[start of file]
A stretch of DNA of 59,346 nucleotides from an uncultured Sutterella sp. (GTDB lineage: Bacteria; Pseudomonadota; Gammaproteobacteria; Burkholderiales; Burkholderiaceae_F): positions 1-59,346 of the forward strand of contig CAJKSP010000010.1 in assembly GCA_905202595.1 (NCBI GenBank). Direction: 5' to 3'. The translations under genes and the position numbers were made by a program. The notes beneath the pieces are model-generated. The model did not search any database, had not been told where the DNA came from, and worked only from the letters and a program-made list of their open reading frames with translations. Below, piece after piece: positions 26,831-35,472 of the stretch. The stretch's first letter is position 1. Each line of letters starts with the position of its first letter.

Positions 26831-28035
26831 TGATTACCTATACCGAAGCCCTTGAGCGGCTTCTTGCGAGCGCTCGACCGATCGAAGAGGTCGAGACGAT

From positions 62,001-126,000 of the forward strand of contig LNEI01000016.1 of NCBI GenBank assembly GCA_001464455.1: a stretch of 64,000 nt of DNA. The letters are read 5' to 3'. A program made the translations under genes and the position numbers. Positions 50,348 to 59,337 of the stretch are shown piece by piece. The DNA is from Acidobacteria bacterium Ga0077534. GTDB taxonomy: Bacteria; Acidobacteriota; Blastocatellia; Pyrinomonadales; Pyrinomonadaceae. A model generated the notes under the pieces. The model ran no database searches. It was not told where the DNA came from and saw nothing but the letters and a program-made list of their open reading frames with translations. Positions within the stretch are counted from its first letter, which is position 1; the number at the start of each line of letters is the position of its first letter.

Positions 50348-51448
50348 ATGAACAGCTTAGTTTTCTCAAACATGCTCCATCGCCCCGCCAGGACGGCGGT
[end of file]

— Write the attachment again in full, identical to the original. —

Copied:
A stretch of DNA of 59,346 nucleotides from an uncultured Sutterella sp. (GTDB lineage: Bacteria; Pseudomonadota; Gammaproteobacteria; Burkholderiales; Burkholderiaceae_F): positions 1-59,346 of the forward strand of contig CAJKSP010000010.1 in assembly GCA_905202595.1 (NCBI GenBank). Direction: 5' to 3'. The translations under genes and the position numbers were made by a program. The notes beneath the pieces are model-generated. The model did not search any database, had not been told where the DNA came from, and worked only from the letters and a program-made list of their open reading frames with translations. Below, piece after piece: positions 26,831-35,472 of the stretch. The stretch's first letter is position 1. Each line of letters starts with the position of its first letter.

Positions 26831-28035
26831 TGATTACCTATACCGAAGCCCTTGAGCGGCTTCTTGCGAGCGCTCGACCGATCGAAGAGGTCGAGACGAT

From positions 62,001-126,000 of the forward strand of contig LNEI01000016.1 of NCBI GenBank assembly GCA_001464455.1: a stretch of 64,000 nt of DNA. The letters are read 5' to 3'. A program made the translations under genes and the position numbers. Positions 50,348 to 59,337 of the stretch are shown piece by piece. The DNA is from Acidobacteria bacterium Ga0077534. GTDB taxonomy: Bacteria; Acidobacteriota; Blastocatellia; Pyrinomonadales; Pyrinomonadaceae. A model generated the notes under the pieces. The model ran no database searches. It was not told where the DNA came from and saw nothing but the letters and a program-made list of their open reading frames with translations. Positions within the stretch are counted from its first letter, which is position 1; the number at the start of each line of letters is the position of its first letter.

Positions 50348-51448
50348 ATGAACAGCTTAGTTTTCTCAAACATGCTCCATCGCCCCGCCAGGACGGCGGT